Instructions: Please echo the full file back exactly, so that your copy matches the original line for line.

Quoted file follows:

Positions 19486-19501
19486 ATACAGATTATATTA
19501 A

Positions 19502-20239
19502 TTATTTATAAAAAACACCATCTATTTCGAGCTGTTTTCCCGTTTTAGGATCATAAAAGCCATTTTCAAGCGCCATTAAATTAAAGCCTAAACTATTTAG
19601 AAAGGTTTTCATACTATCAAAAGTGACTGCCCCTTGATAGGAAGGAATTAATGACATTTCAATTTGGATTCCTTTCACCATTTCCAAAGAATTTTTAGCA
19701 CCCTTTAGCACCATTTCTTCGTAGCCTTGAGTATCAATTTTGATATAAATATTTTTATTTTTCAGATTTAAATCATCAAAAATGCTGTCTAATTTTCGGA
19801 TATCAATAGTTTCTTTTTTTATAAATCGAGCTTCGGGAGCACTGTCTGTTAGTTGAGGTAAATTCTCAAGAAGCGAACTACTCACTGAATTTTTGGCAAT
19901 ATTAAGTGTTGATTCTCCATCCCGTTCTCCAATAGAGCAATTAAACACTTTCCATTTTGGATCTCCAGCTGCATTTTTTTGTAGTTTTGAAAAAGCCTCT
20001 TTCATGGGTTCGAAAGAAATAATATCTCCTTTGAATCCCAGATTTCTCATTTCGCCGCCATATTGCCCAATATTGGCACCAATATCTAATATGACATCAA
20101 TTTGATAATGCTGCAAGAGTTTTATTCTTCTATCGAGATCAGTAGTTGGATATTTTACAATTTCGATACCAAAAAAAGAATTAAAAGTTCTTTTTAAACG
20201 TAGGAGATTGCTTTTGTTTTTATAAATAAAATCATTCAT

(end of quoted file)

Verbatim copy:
Positions 19486-19501
19486 ATACAGATTATATTA
19501 A

Positions 19502-20239
19502 TTATTTATAAAAAACACCATCTATTTCGAGCTGTTTTCCCGTTTTAGGATCATAAAAGCCATTTTCAAGCGCCATTAAATTAAAGCCTAAACTATTTAG
19601 AAAGGTTTTCATACTATCAAAAGTGACTGCCCCTTGATAGGAAGGAATTAATGACATTTCAATTTGGATTCCTTTCACCATTTCCAAAGAATTTTTAGCA
19701 CCCTTTAGCACCATTTCTTCGTAGCCTTGAGTATCAATTTTGATATAAATATTTTTATTTTTCAGATTTAAATCATCAAAAATGCTGTCTAATTTTCGGA
19801 TATCAATAGTTTCTTTTTTTATAAATCGAGCTTCGGGAGCACTGTCTGTTAGTTGAGGTAAATTCTCAAGAAGCGAACTACTCACTGAATTTTTGGCAAT
19901 ATTAAGTGTTGATTCTCCATCCCGTTCTCCAATAGAGCAATTAAACACTTTCCATTTTGGATCTCCAGCTGCATTTTTTTGTAGTTTTGAAAAAGCCTCT
20001 TTCATGGGTTCGAAAGAAATAATATCTCCTTTGAATCCCAGATTTCTCATTTCGCCGCCATATTGCCCAATATTGGCACCAATATCTAATATGACATCAA
20101 TTTGATAATGCTGCAAGAGTTTTATTCTTCTATCGAGATCAGTAGTTGGATATTTTACAATTTCGATACCAAAAAAAGAATTAAAAGTTCTTTTTAAACG
20201 TAGGAGATTGCTTTTGTTTTTATAAATAAAATCATTCAT